I am getting this error in my server's windows event log:

An TLS 1.0 connection request was received from a remote client application, but none of the cipher suites supported by the client application are supported by the server. The SSL connection request has failed.

When I try to connect to a web service on a windows 7 box from a windows server 2003 box.

How do I add a cipher suite to one that the other supports?

(fixing clients is ideal, but failing that a server solution is fine - I have access to all boxes involved, I just want some basic encryption between them for privacy).

Along with hours of googling and reading, I have tried:

  • Checked server windows event viewer (found cipher suite error)
  • Added cipher suites to test1 from http://support.microsoft.com/kb/948963 (didn't help)
  • Added TLS 1.0 to protocols in cipher suites in the server's windows registry (no change)
  • Install IIS tools hoping that adds more protocols to Schannel (it doesn't)
  • Export certificate for clients, again, but with private key included (no change)
  • Check that installed cipher suites match on server and client (can't find where win2k3 lists them)
  • Add TLS_RSA_WITH_AES_256_CBC_SHA (installed by above hotfix) to server's cipher suites (nope, already on there)
  • @sohnee serverfault.com/questions/166750/… Garys answer on this question goes some way to answering this is detail. – Drifter104 Dec 11 '15 at 13:15
  • You probably already know this, but I'll post it anyway for those who might not be aware. Windows 2003 is no longer supported by Microsoft and will no longer receive updates. If you're using 2k3, you should migrate or upgrade. – Liczyrzepa Dec 17 '15 at 20:23
  • This problem is also visible on Server 2008 (and probably 2012 although I haven't got any SSL on 2012 here yet). – Fenton Dec 18 '15 at 16:30

Windows 7 uses the new CNG (Cryptography Next Generation) API when choosing ciphers. CNG for Windows 2003 is not available as far as I know.

You can however, install these AES based cipher suites for use on Windows 2003:


These are the first suites Windows Vista and Windows 7 clients will try to negotiate for use with TLS 1.0 and above, and are also supported by OpenSSL clients.

In order to use these, install KB948963

  • 1
    Thanks! I should have mentioned that I already tried that - it didn't solve the problem for me. Maybe the other box still rejects them because CBC is no longer considered safe? They are in it's cipher suites list, though, so what else can I do? :( – MGOwen Jun 17 '13 at 13:37
  • Interesting how the community works. Now the top answer for this question is one that never worked, and the real answer is downvoted... I assume due to SHA1 being deprecated some years after this question was long forgotten. Hopefully this answer helps somebody - or no-one is forced to support win 2k3 servers anymore... – MGOwen Jan 9 '16 at 0:24
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    @MGOwen I'm sorry I wasn't able to help you. I've personally solved an issue similar to yours, with the hotfix I linked to. Hopefully, the upvotes reflect the number of people who found this answer useful – Mathias R. Jessen Jan 9 '16 at 0:46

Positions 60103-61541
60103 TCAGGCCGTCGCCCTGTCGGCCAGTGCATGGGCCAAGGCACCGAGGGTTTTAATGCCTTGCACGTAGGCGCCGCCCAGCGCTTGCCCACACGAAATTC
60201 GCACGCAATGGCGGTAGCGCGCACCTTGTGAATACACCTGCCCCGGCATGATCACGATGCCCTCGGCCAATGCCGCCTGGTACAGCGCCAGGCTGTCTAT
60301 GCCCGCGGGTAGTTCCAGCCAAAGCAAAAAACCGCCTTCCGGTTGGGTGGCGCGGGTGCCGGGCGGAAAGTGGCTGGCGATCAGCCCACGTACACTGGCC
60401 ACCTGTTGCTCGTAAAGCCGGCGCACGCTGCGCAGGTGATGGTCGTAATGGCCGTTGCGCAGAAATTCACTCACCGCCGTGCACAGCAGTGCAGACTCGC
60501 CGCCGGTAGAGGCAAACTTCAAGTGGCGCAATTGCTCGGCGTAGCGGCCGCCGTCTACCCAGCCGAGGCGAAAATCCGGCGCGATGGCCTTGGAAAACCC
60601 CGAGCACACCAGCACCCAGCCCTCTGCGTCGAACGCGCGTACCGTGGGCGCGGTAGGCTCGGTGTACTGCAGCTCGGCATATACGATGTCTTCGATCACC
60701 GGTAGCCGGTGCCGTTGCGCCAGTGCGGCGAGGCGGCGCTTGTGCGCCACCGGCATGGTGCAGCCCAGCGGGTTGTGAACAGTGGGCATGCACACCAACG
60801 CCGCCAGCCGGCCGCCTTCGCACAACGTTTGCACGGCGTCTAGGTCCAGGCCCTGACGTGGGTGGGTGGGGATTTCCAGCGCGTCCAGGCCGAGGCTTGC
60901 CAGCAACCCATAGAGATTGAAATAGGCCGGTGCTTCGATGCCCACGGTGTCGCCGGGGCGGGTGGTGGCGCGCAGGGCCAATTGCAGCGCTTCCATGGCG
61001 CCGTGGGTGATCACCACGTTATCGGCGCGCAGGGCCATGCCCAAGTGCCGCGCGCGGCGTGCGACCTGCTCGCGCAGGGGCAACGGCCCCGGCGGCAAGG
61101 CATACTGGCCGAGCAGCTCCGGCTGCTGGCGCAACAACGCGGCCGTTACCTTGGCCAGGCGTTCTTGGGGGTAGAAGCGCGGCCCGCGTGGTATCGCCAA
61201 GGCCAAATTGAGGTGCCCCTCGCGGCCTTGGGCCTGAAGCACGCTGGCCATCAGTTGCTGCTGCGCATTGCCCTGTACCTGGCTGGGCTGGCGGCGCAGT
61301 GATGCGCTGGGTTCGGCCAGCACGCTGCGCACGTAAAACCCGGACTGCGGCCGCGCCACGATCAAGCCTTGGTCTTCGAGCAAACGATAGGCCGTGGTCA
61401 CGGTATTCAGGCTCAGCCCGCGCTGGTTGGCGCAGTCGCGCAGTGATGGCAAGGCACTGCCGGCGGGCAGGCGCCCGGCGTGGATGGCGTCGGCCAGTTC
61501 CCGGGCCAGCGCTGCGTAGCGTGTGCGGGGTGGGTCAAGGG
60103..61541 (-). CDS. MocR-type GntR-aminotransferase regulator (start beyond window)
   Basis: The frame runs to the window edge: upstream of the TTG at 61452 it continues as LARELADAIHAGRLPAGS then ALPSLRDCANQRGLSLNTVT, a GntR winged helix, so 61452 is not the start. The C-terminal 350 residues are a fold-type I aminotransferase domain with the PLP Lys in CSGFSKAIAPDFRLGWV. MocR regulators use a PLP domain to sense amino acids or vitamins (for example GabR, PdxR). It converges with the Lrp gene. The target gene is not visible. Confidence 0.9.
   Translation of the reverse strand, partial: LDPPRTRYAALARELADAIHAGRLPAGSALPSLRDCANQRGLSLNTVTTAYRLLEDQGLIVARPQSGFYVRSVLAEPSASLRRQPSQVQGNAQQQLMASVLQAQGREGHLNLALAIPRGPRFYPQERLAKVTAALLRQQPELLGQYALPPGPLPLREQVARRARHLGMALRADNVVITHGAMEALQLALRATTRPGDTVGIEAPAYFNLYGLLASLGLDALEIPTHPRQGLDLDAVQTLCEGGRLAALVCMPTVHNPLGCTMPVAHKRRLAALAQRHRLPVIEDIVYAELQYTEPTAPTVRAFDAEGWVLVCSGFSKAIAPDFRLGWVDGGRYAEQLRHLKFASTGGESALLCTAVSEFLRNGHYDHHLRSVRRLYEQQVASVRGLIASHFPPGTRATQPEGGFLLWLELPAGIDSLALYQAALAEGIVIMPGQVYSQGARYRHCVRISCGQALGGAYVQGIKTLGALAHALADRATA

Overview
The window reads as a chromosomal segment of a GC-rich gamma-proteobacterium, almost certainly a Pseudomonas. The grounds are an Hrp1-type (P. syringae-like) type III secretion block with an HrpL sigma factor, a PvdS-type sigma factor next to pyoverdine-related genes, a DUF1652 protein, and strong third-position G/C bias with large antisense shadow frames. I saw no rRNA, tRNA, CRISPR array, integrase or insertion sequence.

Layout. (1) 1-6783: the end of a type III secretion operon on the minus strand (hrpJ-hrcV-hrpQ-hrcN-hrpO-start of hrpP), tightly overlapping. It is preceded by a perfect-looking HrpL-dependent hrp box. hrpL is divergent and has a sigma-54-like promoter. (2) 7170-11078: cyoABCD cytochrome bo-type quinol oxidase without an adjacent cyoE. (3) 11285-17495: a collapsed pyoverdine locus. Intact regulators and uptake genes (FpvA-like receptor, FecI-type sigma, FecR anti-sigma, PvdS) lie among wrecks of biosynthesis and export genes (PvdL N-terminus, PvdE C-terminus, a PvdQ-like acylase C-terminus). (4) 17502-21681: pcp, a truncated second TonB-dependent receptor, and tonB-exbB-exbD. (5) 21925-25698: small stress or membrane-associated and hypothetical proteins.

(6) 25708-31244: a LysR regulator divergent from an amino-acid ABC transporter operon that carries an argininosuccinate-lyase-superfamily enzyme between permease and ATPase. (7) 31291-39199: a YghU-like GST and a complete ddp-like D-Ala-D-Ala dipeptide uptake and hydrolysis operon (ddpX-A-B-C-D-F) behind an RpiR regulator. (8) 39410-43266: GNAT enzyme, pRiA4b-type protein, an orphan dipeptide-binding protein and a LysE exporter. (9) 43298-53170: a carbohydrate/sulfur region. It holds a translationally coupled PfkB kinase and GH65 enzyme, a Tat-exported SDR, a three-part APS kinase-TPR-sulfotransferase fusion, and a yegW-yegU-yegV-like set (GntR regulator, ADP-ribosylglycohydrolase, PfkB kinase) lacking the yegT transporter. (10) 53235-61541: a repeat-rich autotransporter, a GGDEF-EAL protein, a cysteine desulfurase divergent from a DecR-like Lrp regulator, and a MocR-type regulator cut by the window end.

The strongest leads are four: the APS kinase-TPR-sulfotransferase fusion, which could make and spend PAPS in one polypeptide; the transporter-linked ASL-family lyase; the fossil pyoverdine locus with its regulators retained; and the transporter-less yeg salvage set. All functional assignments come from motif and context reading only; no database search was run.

The solution was to generate my certificate again, this time forcing RSA and SHA1 (though SHA1 is the default anyway). For some reason Win Server 2k3 couldn't or wouldn't use the right ciphers with a default makecert certificate. Here is the command line that worked for me:

makecert -pe -r -ss my -sr localMachine -n "CN=domainnameoripaddressgoeshere.com" -e 01/01/2098 -a sha1 -eku -sky exchange -sp "Microsoft RSA SChannel Cryptographic Provider" -sy 12

For details see http://mgowen.com/2013/06/19/cipher-suites-issue/ and http://msdn.microsoft.com/en-us/library/bfsktky3(v=vs.110).aspx .

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    sha1 is deprecated. I'm guessing the problem arose because all the ciphers supported by your 2003 client are deprecated due to security developments over the past couple of years. Your opening up those ciphers again is likely to be opening security holes. Note also that google will penalise you if you use SHA1 for a website cert. community.qualys.com/blogs/securitylabs/2014/09/09/… – mc0e Dec 11 '15 at 15:12
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    The phrase "SHA1 should be the default anyway" is likely true in the context you were probably using, but as @mc0e said, it is deprecated due to security issues, and nowadays that phrase would send shivers down the spines of IT and security professionals. Make sure to use SHA-2 (SHA-256) whenever possible, as it is the standard now. – rubynorails Dec 12 '15 at 9:06
  • Thanks rubynorails. I've edited my answer, I meant that SHA1 was the default on makecert (in 2013 when I wrote that, not sure if there are newer versions of makecert for which this is no longer the case). I'll see if we still use SHA1 and consider seeing if it's worth trying to get makecert to use something else and do our certificates again (it's not for a public facing product). – MGOwen Jan 9 '16 at 0:21
  • For Server2003 SP2 to accept (verify) a SHA-256 certificate it requires another hotfix support.microsoft.com/en-us/kb/938397 . (XP SP2 also required this, but it got SP3 with the fix before support ended.) – dave_thompson_085 Jan 9 '16 at 4:46

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